Then comes the death of Isaac. Jacob comes to his father at Mamre, or Kirjath Arba (Hebron), and Isaac died at 180 years old. He breathed his last and was gathered to his people being old and full of days. How awesome to die being full of days, not having one’s life cut short. And his sons Esau and Jacob buried him.
Only one line about the burial – I wonder what transpired between Esau and Jacob at this time, were relations strained after Jacob’s lie about joining Esau later in the land. Will Esau remember his promise to kill Jacob after his father dies? Will Jacob and Esau get along? Have things been fully mended? Stay tuned.
Beth Moore, in her study The Patriarchs has a few more words to say about El Bethel on page 158 “Sometimes we just need to move. Our surroundings can be etched with such painful memories that a change of scenery becomes imperative for our emotional and spiritual health. The dirt under our injured feet can finally become quicksand to us, swallowing us in madness. We still have to deal with our memories and the repercussions of cataclysmic events, but we can do so on our way to a new start. Your life story is not written in scars.”
I starred the following line because it spoke so deeply to me when I did this study last fall. “While scars mark us, they don’t have to make us.”
Beth mentions something I did not notice about the death of Rebekah, Jacob’s mother. No mention was made of her death, so why the mention of her nurse’s death? page 159-160 “Deborah, the last remnant of the world of Paddan-aram, the old nurse of his mother who had been sent to watch over her as she left to join the people of God’s covenant, now at last departs; with her burial “beneath the oak” are symbolically laid to rest all traces of Mesopotamian influence. It is only at this point that “God appeared unto Jacob again, when he came from Paddan-aram”, and blessed him–for the first and only time—with a most abundant patriarchal blessing: a blessing for seed, national profusion, kindly descendants, and the Promised Land.”
On page 160 Beth talks about the radical change Jacob made in his family, wanting the old idols buried, and even a change of clothes. “He meant for moral transformation to be reflected—down to a change of clothes. Wisdom hasn’t exactly been Jacob’s calling card, but at this very moment we see a wise man indeed. Our lesson today began with these words, “Sometimes we just need to move.” Broaden the concept now to encompass the move to a new place with God rather than a new physical surrounding. If we are desperate for a move, we too could use a thorough housecleaning–spiritually and perhaps literally.”
Beth talks about a volcanic eruption that can occur when things that are ungodly are uprooted, and on p. 160 I starred these lines, “All led to housecleaning and an urgent pursuit of purity. They also led to Bethels in our lives: places we encountered our God afresh. Listen, Dear One, Pretty things don’t always come pretty ways.”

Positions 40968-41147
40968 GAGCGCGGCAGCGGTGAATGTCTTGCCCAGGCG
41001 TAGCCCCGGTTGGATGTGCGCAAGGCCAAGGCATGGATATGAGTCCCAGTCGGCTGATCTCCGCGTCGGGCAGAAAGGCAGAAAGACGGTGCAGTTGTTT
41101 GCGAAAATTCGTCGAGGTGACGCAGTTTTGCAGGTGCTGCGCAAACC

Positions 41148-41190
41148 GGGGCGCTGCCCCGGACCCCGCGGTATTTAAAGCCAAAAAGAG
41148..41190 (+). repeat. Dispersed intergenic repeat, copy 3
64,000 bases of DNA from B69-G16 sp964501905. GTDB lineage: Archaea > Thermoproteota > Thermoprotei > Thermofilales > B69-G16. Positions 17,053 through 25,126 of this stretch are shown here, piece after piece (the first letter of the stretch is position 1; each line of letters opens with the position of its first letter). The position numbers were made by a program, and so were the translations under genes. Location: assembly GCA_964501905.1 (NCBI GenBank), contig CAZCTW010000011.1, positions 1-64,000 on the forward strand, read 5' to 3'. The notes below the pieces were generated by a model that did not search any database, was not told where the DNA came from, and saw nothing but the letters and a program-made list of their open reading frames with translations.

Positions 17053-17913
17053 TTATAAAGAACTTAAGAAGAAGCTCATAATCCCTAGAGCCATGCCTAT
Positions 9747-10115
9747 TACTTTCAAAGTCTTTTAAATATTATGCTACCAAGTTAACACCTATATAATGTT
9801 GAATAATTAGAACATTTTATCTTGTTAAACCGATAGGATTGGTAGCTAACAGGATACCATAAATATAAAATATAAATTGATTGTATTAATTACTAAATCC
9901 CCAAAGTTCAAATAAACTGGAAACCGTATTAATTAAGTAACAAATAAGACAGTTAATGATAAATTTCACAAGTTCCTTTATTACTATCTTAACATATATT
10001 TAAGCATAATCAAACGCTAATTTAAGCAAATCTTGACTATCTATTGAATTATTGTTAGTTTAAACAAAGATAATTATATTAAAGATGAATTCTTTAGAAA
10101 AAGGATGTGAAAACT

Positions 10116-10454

This particular chapter in this study hit home in many areas. I am going to share three more starred paragraphs on page 161.
“If I find myself confessing the same attitude or action over and over, I begin to realize that while I may be telling on myself, I’m not changing. I want to change! Don’t you? We need concentrated times of deep introspection when we allow God to shed light on our hearts, minds, attitudes, and motivations. That’s the way to tend to the root of our sin problems and not only the symptoms.”
“Renaming Bethel dramatically spotlights Jacob’s spiritual metamorphosis. Over a two-decade span of time, the abiding presence of God “Who has been with me wherever I have gone” (35:3), gradually shifted Jacob’s focus from the things of God–blessings, protection, land–to God Himself. This shift is the single most profound turning point toward spiritual maturity for Jacob or for us.”
“Many of us were taught to call our churches “God’s house” as children. Using this terminology, think how easily our focus on all the involvements and activities of church can exceed our focus on God Himself. If we’re not careful, we can come to love great worship music, small group Bible study, and the whole community of church more than we love God. One of the most obscure traps the devil sets for the deeply spiritual is to tempt us to love loving God more than we actually love God.”
I think I will leave the rest of Beth Moore’s comments on this chapter for tomorrow as this post is rather long. The above comments really hit home for me.
I am hoping your day is blessed.